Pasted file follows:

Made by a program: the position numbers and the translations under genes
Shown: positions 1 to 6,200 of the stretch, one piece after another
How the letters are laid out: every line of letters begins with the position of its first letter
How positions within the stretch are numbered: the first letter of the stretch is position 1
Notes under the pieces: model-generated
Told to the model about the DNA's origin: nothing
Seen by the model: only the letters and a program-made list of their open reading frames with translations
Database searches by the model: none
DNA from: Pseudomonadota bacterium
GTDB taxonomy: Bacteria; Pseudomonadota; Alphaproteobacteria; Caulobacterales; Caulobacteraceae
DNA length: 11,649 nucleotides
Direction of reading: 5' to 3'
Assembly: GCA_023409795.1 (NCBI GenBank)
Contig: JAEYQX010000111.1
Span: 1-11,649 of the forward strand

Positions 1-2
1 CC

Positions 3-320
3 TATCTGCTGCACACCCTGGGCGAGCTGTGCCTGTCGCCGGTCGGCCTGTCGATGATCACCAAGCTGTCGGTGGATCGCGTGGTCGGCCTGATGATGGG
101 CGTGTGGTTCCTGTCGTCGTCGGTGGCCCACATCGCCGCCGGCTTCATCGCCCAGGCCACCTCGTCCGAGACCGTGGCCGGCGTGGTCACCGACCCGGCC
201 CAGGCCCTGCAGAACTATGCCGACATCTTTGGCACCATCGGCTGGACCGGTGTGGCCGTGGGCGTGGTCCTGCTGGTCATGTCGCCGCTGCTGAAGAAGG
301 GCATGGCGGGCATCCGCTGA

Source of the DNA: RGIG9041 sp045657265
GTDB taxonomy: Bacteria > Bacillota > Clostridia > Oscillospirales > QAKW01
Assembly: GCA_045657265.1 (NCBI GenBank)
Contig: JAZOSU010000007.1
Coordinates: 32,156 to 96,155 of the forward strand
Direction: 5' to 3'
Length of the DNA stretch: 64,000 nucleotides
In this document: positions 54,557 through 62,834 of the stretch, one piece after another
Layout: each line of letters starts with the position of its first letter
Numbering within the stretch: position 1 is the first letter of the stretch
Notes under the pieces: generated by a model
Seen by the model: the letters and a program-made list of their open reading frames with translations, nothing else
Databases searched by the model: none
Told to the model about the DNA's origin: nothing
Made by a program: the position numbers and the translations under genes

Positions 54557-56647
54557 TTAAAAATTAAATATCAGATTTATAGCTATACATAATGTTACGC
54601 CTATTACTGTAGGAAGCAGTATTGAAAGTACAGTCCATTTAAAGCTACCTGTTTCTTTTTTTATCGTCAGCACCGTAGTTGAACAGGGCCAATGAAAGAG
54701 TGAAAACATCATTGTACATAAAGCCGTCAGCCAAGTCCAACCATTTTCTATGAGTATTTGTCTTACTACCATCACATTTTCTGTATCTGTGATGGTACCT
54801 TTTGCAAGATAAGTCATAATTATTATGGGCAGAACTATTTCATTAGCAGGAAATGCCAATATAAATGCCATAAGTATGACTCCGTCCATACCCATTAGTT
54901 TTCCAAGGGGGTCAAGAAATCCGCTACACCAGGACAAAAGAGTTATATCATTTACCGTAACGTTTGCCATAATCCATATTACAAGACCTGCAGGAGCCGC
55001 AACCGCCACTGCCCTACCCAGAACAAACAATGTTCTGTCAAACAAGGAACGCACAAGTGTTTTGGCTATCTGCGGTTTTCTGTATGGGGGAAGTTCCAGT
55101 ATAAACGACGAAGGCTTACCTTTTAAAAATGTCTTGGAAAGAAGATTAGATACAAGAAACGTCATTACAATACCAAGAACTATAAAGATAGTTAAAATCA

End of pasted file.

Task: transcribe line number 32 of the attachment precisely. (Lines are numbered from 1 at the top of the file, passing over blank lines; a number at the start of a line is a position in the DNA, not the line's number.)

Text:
Numbering within the stretch: position 1 is the first letter of the stretch